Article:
Effect of Dietary Citrus Pulp on Growth, Feed Efficiency, Carcass Merit and Lean Quality of Finishing Pigs14 August 2013
Florida-based researchers have found that a finisher diet could contain 15 per cent ensiled whole citrus pulp or pressed citrus pulp without adverse effects on pig performance or meat quality.
The objective of the latest research by J.D. Crosswhite and colleagues at the University of Florida was to evaluate the effect of dietary citrus pulp on the growth, feed efficiency, carcass merit and lean quality of finishing pigs.
During the 39-day trial, which is published in the journal, Professional Animal Scientist, a total of 40 pigs were fed one of four diets, a corn–soybean meal control diet (CON) or the same diet replacing 15 per cent of the diet dry matter with ensiled whole citrus pulp (WP), ensiled pressed citrus pulp (PP) or dried citrus pulp (DP).
Pigs fed the WP and PP diets had a greater (P=0.04) overall gain:feed ratio than did pigs from the DP and CON treatments.
Gilts fed the CON diet had greater (P=0.01) dressing percentage than did pigs from all other dietary treatment × sex combinations.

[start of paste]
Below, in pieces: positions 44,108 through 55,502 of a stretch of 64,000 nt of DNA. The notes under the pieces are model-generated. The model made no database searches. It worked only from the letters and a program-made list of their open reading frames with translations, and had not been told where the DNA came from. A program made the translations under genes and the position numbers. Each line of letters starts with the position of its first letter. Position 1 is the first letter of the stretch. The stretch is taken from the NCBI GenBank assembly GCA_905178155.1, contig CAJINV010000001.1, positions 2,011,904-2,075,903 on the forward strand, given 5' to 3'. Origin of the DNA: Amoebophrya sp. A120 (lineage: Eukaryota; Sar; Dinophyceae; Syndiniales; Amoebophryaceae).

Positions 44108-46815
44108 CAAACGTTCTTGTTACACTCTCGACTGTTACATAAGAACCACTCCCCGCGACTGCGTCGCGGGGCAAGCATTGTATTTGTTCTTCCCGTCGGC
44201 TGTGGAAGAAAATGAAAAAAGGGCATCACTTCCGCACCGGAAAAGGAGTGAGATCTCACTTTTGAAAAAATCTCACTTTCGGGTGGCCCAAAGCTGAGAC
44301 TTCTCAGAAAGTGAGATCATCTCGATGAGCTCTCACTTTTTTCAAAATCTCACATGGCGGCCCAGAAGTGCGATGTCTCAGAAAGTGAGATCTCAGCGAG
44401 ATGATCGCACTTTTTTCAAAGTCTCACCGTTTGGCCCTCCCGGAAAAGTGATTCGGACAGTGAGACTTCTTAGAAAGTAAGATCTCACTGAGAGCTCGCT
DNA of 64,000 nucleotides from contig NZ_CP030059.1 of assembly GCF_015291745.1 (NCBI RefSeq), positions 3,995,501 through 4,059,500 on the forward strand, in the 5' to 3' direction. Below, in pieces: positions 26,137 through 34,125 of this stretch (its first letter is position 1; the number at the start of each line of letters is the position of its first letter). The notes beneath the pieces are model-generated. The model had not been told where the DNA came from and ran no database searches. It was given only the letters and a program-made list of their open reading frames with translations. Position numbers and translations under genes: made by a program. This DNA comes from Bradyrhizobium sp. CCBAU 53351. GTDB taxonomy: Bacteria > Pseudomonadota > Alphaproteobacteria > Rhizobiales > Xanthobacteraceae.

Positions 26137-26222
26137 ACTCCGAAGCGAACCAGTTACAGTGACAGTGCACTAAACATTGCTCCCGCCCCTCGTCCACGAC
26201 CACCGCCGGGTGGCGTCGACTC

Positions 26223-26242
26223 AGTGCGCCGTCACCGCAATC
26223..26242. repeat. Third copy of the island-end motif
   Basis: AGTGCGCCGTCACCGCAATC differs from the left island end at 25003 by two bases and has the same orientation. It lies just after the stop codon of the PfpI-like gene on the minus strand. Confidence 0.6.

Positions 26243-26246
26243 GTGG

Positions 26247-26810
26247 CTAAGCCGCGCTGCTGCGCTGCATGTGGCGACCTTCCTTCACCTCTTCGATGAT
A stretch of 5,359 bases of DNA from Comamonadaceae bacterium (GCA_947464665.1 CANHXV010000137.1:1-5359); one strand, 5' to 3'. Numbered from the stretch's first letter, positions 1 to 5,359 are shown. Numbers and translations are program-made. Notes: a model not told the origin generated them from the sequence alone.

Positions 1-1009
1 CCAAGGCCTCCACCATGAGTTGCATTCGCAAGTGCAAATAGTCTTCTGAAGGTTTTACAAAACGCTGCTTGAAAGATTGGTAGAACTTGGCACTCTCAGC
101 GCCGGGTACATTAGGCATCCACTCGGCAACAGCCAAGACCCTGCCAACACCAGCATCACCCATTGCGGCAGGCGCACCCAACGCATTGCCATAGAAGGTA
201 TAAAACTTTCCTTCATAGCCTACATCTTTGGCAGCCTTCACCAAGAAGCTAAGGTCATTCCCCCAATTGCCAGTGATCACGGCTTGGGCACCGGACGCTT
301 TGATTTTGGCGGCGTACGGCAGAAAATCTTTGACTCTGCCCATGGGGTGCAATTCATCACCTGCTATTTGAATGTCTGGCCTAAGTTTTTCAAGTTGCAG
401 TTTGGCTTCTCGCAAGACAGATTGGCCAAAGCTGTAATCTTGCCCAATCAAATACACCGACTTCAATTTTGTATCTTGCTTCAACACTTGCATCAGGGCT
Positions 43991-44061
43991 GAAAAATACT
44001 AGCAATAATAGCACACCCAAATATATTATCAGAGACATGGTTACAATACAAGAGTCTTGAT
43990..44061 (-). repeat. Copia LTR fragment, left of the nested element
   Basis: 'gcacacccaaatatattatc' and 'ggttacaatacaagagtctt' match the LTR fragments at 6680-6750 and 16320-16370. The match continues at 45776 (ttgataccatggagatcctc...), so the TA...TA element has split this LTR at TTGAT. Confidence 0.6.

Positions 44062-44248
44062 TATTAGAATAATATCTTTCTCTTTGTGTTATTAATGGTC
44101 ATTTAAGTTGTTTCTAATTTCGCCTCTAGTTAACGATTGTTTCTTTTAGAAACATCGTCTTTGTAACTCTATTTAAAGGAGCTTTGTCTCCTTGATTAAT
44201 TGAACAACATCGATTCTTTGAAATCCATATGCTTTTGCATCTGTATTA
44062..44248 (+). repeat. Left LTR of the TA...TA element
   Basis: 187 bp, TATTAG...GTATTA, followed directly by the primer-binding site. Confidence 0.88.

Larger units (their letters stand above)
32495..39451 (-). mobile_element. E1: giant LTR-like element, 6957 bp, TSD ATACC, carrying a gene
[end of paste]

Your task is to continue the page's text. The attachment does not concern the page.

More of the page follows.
Dietary treatment did not affect (P≥0.28) overall average daily gain, pork carcass composition or any objective measurement of loin quality at fabrication. Furthermore, dietary treatment did not affect (P≥0.75) trained sensory evaluation of loin chops for connective tissue or off-flavour, and loin chops from pigs fed citrus pulp either did not differ or had greater values (P≤0.05) for sensory-panel juiciness and tenderness compared with chops from CON pigs.
Pigs fed the PP or WP diets displayed a 20 or 13.3 per cent improvement in gain:feed ratio throughout the trial compared with CON pigs, the Florida researchers observed. They added that replacing 15 per cent of the diet dry matter with DP, WP or PP had only marginal effects on carcass traits, meat quality or sensory characteristics.
Crosswhite J.D., N.B. Myers, A.T. Adesogan, J.H. Brendemuhl, D.D. Johnson and C.C. Carr. 2013. The effect of dietary citrus pulp on the growth, feed efficiency, carcass merit, and lean quality of finishing pigs. Professional Animal Scientist 29(4):345-358.
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